Interessante o artigo abaixo da Reuters Health Information postado no site http://www.medscape.com/viewarticle/587616
Um estudo realizado no EUA indica uma maior incidência de enxaqueca em adolescentes do sexo feminino cujos pais apresentam distúrbios psiquiátricos, principalmente depressão, comportamento antisocial e dependência química.
Pesquisas anteriores já haviam demonstrado uma relação entre depressão e enxaqueca. No entanto, neste estudo específico, os médicos ficaram supresos em perceber que havia também uma relação de elevada incidência de enxaqueca nas garotas cujos pais têm histórico de distúrbios outros que não apenas a depressão, como foi o caso da dependência química e do comportamento antisocial.
Outro dado interessante é que essa relação observada no caso da enxaqueca não se extende por exemplo para problemas no estômago.
Obviamente mais estudos são necessários e, principalmente, para investigar possíveis fatores que relacionam a enxaqueca e distúrbios psiquiátricos.
Parental Psychopathology Increases Migraine Risk in Female Offspring
Reuters Health Information
NEW YORK (Reuters Health) Jan 30 - Adolescent girls of parents with depression or a variety of psychopathology, including antisocial behavior and drug dependence, are at risk for migraine headaches, according to new data from the longitudinal Minnesota Twin Family Study.
"We looked at families -- parents and teenage girls -- to see how migraine headaches and mental health problems were linked across generations," Dr. Naomi R. Marmorstein from Rutgers University, Camden, New Jersey, explained in comments to Reuters Health.
The study involved 674 17-year-old girls and their biological parents. The study was limited to adolescent girls due to the low prevalence of migraine in adolescent boys, the researchers explain in the January issue of Cephalalgia.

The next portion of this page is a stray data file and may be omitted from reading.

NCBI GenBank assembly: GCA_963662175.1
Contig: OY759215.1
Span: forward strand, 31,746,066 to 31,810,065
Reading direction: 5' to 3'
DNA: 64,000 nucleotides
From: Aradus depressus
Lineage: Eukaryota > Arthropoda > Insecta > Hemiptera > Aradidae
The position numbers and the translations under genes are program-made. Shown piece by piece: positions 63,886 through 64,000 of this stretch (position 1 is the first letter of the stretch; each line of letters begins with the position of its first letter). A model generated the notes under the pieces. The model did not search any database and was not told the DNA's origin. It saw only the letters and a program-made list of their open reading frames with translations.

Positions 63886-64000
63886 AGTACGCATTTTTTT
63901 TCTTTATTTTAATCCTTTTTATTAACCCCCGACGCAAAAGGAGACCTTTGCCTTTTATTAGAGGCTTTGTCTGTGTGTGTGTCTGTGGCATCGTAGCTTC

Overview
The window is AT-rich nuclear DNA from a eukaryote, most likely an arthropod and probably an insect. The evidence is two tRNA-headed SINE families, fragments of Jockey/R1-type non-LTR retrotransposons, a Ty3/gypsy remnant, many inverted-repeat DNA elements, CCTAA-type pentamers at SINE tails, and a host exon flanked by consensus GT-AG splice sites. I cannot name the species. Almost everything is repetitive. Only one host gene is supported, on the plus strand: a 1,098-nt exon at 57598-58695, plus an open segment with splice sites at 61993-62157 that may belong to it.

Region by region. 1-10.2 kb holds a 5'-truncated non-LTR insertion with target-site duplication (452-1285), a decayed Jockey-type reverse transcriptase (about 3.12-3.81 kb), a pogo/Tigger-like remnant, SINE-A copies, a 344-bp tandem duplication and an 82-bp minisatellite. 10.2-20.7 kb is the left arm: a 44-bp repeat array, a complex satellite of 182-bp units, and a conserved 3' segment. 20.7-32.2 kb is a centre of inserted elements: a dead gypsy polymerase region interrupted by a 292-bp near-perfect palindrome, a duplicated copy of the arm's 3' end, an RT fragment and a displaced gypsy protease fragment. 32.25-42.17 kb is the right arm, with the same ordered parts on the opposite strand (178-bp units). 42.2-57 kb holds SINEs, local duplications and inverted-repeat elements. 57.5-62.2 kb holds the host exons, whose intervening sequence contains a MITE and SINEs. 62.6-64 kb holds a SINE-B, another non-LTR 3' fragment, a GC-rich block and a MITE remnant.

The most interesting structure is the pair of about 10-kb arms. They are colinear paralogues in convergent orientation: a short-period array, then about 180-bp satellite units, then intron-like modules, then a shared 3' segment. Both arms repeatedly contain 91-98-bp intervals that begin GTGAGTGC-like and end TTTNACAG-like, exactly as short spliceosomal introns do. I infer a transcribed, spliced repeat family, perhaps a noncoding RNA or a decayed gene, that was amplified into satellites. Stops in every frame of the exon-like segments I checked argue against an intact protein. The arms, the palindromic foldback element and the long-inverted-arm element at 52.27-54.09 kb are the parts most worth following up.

According to the investigators, the odds ratios for migraine among girls of parents with major depression, antisocial behavior, alcohol dependence, and drug dependence were 1.86, 2.23, 1.82, and 2.55, respectively.
"Because prior research has shown a link between migraines and depression, and because both migraines and depression tend to run in families, we were not surprised to see elevated rates of migraine headaches in girls whose parent(s) had histories of depression," Dr. Marmorstein said.
"We were more surprised, though, to find elevated rates of migraine headaches in girls whose parent(s) had histories of antisocial behavior (for example, law-breaking behavior) and/or drug dependence," she added.
The identified associations, Dr. Marmorstein said, were "quite robust; they remained significant even when the research team statistically adjusted for the effects of migraines in parents and the corresponding type of mental health problem in the adolescents."
In contrast, there were no significant associations between parents' psychopathology and adolescents' stomach problems. "You might think that the stress of having a parent with a mental health problem could relate to both headaches and stomachaches in children," Dr. Marmorstein explained.
"However, there were not robust associations between parents' mental health problems and offspring stomach problems, indicating that these links did not extend to all types of somatic problems in the girls," she added.
These findings, the researchers conclude, "emphasize the need to look at antisocial behaviour and substance-related problems when examining associations between migraine and psychopathology, and indicate that more research on inter-generational links between migraine and psychopathology is needed."